My research centers on the clinical development of new treatments for leukemia and lymphoma guided by basic science research.
To date, I have completed 2 clinical trials which have looked at whether ribavirin can target a protein, eIF4E, which is increased in some forms of leukemia. These two trials have shown that ribavirin can work but they have also shown a mechanism by which the leukemia is resistant. This mechanism is mediated by the sonic hedgehog pathway and can be blocked by vismodegib, a drug that blocks one element of the pathway. I am therefore embarking on a third clinical trial of ribavirin and vismodegib to see if this approach works in patients with acute myeloid leukemia.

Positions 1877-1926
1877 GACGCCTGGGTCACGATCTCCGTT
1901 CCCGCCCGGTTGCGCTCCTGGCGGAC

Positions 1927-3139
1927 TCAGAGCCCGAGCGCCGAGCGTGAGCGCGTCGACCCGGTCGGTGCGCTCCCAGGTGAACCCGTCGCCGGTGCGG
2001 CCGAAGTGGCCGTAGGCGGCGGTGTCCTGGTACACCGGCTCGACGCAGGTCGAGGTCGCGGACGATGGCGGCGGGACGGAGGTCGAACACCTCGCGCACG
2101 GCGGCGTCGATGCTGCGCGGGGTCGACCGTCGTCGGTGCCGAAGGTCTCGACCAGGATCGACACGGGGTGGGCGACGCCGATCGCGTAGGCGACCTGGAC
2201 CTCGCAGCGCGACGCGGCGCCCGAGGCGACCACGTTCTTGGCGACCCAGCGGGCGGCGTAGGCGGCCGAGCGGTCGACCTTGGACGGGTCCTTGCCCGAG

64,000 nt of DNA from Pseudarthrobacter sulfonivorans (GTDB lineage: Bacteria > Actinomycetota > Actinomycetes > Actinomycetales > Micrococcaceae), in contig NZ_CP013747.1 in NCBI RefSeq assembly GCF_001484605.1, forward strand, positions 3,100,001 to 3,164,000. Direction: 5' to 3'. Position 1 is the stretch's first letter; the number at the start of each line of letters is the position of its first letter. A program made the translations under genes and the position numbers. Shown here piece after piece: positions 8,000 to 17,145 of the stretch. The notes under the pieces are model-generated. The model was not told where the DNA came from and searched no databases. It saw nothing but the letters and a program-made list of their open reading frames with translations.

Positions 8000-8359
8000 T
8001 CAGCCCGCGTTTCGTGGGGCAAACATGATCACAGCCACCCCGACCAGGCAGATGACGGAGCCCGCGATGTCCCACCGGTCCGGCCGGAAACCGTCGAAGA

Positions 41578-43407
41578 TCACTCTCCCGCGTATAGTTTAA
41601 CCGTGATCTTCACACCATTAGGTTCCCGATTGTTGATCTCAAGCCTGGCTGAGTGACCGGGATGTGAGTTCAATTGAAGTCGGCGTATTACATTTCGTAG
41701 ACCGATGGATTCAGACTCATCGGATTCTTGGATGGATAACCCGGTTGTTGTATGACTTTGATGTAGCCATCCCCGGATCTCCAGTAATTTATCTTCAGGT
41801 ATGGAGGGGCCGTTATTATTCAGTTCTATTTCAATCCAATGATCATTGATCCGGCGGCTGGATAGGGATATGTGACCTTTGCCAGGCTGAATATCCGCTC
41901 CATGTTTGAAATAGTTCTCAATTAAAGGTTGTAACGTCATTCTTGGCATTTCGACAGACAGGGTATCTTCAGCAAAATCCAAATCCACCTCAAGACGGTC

I have also completed a clinical trial in relapsed diffuse large B cell lymphoma (DLBCL) in which patients were treated with panobinostat, a histone deacetylase inhibitor. Thirty percent of patients responded in the trial and some had very durable responses. During this trial, we noted that some patients, although not responding, had a change in their tumor gene expression that could make them more sensitive to proteasome inhibitors. We therefore tested in cell lines and mouse models whether this phenomenon could be reproduced. In fact, in the lab, the same findings occurred and the cell lines were indeed exquisitely sensitive to ixazomib, an inhibitor of the proteasome. I am therefore planning a clinical trial combining panobinostat and ixazomib in order to increase responses in patients with DLBCL.
My success in these projects has rested on the infrastructure and networks that I have established. These in turn have allowed for the innovative approaches that I describe.